Over the last decade, according to a May 27 report on corporate expatriation issued by the Congressional Research Service, 47 American companies have moved their headquarters abroad over the past decade, at least in some nominal sense, in order to avoid paying taxes. And the numbers, according to Ranking Member of the House Ways and Means Committee Sander Levin, are spiking. “Barely a week seems to pass without news that another corporation plans to move its address overseas simply to avoid paying its fair share of U.S. taxes,” said Levin last month, just after introducing legislation to tighten rules concerning these corporate maneuvers, called inversions. “These corporate inversions are costing the U.S. billions of dollars and undermining vital domestic interests. We can and should address this problem immediately through legislation to tighten rules to limit the ability of corporations to simply change their address and ship U.S. tax dollars overseas.”
Not only have 47 companies fled the U.S. over the past decade, according to Levin, but there are approximately one dozen more that are, at this very moment, exploring the maneuver, which typically requires a merger with an entity headquartered in a low-tax country such as Ireland or Bermuda.
Fortunately, thanks to the growing public outcry and pressure from Democrats in Washington, it would seem that the tide might be turning. Yesterday, one of these corporations, Walgreen’s, the nation’s largest drugstore chain, announced that they would not be going through with their planned inversion, which would have seen the company’s corporate mailing address moved to Switzerland.
The net is beginning to tighten, and the companies can feel it. Not only is Ways and Means taking action, but Bernie Sanders is moving forward in the Senate with an amendment to a Department of Defense authorization bill that would prohibit the U.S. government from awarding contracts to tax-dodging corporations. “I have a message for these corporate deserters,” said Sanders. “You can’t be an American company only when you want corporate welfare from American taxpayers or you want lucrative contracts from the federal government. If you want the advantages of being an American company then you can’t run away from America to avoid paying taxes.” (Sanders announced his intentions on the same day that Chicago-based drug company AbbVie announced plans to merge with Shire, its European rival, and reincorporate in Britain, lowering its effective U.S. income tax rate from 22 percent to just 13 percent by 2016.)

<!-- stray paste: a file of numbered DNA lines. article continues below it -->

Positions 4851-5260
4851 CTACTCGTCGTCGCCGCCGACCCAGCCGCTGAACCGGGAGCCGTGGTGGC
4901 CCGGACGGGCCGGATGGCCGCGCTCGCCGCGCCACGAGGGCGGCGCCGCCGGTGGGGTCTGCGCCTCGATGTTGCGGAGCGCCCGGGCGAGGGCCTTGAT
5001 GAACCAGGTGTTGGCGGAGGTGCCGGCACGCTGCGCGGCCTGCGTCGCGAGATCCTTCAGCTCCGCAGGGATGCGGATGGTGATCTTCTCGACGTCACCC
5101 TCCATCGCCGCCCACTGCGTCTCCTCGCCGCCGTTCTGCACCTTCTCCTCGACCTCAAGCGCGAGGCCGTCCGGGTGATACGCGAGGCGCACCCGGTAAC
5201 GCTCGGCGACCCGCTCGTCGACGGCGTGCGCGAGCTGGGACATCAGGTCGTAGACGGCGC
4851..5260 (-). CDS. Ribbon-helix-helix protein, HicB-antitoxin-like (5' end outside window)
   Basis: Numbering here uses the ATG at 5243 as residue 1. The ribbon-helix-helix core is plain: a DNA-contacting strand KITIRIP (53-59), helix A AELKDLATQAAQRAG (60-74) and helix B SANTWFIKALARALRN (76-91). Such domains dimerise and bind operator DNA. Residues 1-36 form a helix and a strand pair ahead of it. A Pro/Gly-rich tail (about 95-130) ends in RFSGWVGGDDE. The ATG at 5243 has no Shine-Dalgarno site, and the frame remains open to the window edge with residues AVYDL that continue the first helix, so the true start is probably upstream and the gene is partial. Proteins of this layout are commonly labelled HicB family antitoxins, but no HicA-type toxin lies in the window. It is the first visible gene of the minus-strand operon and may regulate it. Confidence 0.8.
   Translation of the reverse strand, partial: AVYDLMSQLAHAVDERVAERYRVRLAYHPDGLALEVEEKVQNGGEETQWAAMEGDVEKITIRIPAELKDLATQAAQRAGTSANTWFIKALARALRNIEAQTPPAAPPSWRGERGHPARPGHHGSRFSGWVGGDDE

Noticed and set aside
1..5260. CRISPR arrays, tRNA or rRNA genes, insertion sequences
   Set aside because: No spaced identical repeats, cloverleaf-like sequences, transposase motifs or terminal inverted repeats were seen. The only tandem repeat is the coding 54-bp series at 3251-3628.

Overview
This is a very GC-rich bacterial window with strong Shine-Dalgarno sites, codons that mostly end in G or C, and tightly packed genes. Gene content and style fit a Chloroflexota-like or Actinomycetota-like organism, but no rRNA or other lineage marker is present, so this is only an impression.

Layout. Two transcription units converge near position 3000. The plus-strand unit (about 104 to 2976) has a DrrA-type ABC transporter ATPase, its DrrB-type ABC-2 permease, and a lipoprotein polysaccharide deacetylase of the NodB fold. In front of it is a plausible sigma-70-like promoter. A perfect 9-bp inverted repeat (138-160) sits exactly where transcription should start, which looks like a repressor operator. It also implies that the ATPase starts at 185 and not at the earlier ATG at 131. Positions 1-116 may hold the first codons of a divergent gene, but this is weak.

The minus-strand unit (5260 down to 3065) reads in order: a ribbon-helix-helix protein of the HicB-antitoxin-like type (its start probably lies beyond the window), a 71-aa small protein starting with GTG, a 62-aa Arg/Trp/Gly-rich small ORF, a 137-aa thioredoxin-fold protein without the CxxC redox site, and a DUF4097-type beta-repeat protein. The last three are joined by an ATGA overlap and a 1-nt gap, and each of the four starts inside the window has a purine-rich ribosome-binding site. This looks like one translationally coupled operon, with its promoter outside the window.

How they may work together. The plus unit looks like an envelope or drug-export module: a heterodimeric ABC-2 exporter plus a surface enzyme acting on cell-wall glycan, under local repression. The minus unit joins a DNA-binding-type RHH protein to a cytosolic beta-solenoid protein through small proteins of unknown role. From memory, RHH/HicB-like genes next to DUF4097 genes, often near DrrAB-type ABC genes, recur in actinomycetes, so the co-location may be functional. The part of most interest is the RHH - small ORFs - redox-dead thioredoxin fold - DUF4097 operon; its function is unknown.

Walgreen’s clearly didn’t want to risk running afoul of the government, seeing as how nearly one quarter of their $72 billion in sales last year came from Medicare and Medicaid. Hopefully we’ll soon see medical device manufacturer Medtronic follow suit, abandoning their plans to reincorporate elsewhere, for the same reason.
While it’s too early to claim a victory here, it seems like one of those rare instances where Progressives coordinated their efforts, and did everything the right way.
Just two months after the initial report was issued, we had legislation drafted, and President Obama was on television showing his support for Democrats in the House and Senate who were beginning to crack down. While he didn’t go so far as to call these corporate tax cheats traitors, he did infer that they were less than patriotic. “I am interested in economic patriotism” the President said, as he outlined to reporters how our corporations were “gaming the system” at the expense of the American people.
Outspoken American billionaire Mark Cuban went even further, stating that corporate tax inversions pose a threat to the nation. “If I own stock in your company and you move offshore for tax reasons, I’m selling your stock,” Cuban tweeted, encouraging others to follow his example.
Sadly, though, investors don’t seem to give a fuck as long as they’re making money.
When Walgreen’s announced that they wouldn’t be pursuing an inversion, the value of their shares plummeted by 14%.
For what it’s worth, it would seem that the decision by Walgreen’s to pursue the acquisition of Alliance Boots, and make the move to Switzerland, didn’t come from within the company itself. No, it looks as though it was hedge fund investors such as Jana Partners and Corvex Management that were pressuring Walgreen’s to pursue the move. In fact, over the past several months, several high ranking Walgreen’s executives have left the company, which would seem to indicate that there may have been some internal disagreement about this course of action.
I don’t know how apt the analogy is, but I’m reminded of plot lines in the Soprano’s where the mob, once they got their hooks into a business, would bleed them dry, doing everything they could possibly think of to extract value, with no consideration of the consequences. It seems to me that hedge funds operate in much the same fashion. If there’s an opportunity to increase profitability, they don’t give a fuck who gets hurt in the process… Tax inversion is economic treason, pure and simple, and we need to stop it. And, while we’re at it, we need to acknowledge that hedge funds are doing more damage to America than terrorists ever could, and rein them the fuck in.